Let it be known that the U.S. Army is all-in on 3D printing. Earlier this year the Army revealed that they had created an M203 grenade launcher called R.A.M.B.O. primarily from 3D-printed parts. The grenades shot from the R.A.M.B.O. were also created through additive manufacturing. Now, it’s been announced that the army is testing systems that would allow soldiers in the field to 3D-print drone parts on-demand, catering each to the mission as circumstances dictate.
On-demand drones created through the relatively speedy, customizable processes afforded by additive manufacturing would be a military game-changer. Prototypes of these devices, referred to by the army as “3D-printed aviation assets” or On-Demand Small Unmanned Aircraft Systems (UAS) have already been tested, and reports have confirmed that ambitions for the 3D-printed drone program are high. An ‘Amazon-like’-catalog of different drone prototypes would be made available via-tablet to soldiers in the field. Upon selecting a model, the soldiers would have their drone of choice printed and assembled at the nearest base and returned in a matter of hours.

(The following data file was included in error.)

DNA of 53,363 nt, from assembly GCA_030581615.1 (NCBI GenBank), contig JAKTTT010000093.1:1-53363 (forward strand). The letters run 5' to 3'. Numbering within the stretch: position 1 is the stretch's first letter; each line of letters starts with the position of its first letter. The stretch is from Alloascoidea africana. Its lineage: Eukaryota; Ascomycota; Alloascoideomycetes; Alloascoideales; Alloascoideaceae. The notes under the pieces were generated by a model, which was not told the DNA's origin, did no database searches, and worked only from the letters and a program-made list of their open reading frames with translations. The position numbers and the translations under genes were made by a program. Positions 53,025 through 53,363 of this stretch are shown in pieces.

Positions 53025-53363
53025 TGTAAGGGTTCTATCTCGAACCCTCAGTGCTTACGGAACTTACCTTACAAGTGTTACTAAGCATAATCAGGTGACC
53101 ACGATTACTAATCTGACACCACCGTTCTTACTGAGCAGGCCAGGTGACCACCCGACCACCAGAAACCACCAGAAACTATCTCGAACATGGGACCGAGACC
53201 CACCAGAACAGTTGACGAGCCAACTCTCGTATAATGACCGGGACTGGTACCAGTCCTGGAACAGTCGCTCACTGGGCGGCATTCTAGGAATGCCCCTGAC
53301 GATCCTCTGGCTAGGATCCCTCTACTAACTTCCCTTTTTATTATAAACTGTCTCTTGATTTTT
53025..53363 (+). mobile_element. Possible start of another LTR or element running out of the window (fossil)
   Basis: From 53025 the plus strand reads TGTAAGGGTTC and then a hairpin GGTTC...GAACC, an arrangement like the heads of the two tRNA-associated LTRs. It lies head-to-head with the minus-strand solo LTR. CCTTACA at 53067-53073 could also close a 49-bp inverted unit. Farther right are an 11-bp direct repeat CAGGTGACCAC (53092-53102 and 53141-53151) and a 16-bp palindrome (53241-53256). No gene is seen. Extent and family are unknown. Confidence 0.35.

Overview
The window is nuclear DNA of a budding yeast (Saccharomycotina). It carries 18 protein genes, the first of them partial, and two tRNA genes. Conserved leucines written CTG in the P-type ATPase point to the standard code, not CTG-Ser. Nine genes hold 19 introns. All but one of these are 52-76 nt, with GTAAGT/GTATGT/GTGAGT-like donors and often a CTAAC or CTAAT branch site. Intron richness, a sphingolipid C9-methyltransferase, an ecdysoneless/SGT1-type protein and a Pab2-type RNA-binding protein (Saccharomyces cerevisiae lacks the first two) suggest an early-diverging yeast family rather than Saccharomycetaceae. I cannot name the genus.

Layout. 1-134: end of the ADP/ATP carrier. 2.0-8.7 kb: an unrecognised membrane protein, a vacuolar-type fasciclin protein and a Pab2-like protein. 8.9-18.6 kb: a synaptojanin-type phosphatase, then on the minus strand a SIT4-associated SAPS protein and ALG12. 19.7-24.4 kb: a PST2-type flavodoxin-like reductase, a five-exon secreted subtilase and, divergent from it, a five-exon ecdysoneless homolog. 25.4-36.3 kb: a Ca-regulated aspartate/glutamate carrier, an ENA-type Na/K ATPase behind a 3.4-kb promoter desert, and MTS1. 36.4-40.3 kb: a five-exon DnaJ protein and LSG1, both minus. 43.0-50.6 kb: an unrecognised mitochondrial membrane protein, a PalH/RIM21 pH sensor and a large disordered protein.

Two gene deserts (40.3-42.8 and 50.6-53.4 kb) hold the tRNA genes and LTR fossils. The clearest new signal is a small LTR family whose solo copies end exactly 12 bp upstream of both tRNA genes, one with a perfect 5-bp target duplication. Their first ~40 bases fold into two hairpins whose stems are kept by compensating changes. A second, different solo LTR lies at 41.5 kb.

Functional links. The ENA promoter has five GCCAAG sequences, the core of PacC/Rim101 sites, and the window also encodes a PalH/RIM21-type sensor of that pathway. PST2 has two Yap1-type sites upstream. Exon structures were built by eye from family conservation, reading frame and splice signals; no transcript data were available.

Further down the line, it is hoped that soldiers would have the freedom to customize specific parts of a drone in accordance with a given mission’s requirements. The minutes or hours in which a 3D-printed drone could be assembled rivals the days or weeks it previously took to manufacture such a device. In no field could such turnaround be more consequential than the military. One of the army’s initial forays into 3D-printed drones came last year, with the concept and prototype derived from within its own ranks.
The Scout, a fixed-wing drone which fits into a standard Marine backpack, was designed by a 26-year-old Marine corporal as part of the Corps’ internal Logistics Innovation Challenge. It cost $600 to produce and was foretelling of the army’s increasing interest in drones and other weaponry created through additive manufacturing. The concept of on-demand drones has appeal amongst marines with aviation experience as well as those without.
We have interacted with Marines who have never touched an unmanned system before to Marines who are experts in unmanned aerial flight, engineer Larry “LJ” Holmes Jr. said. Across the board, they all seemed to be very interested in the topic of being able to manufacture a tool that they can use that was mission specific and has a turnaround.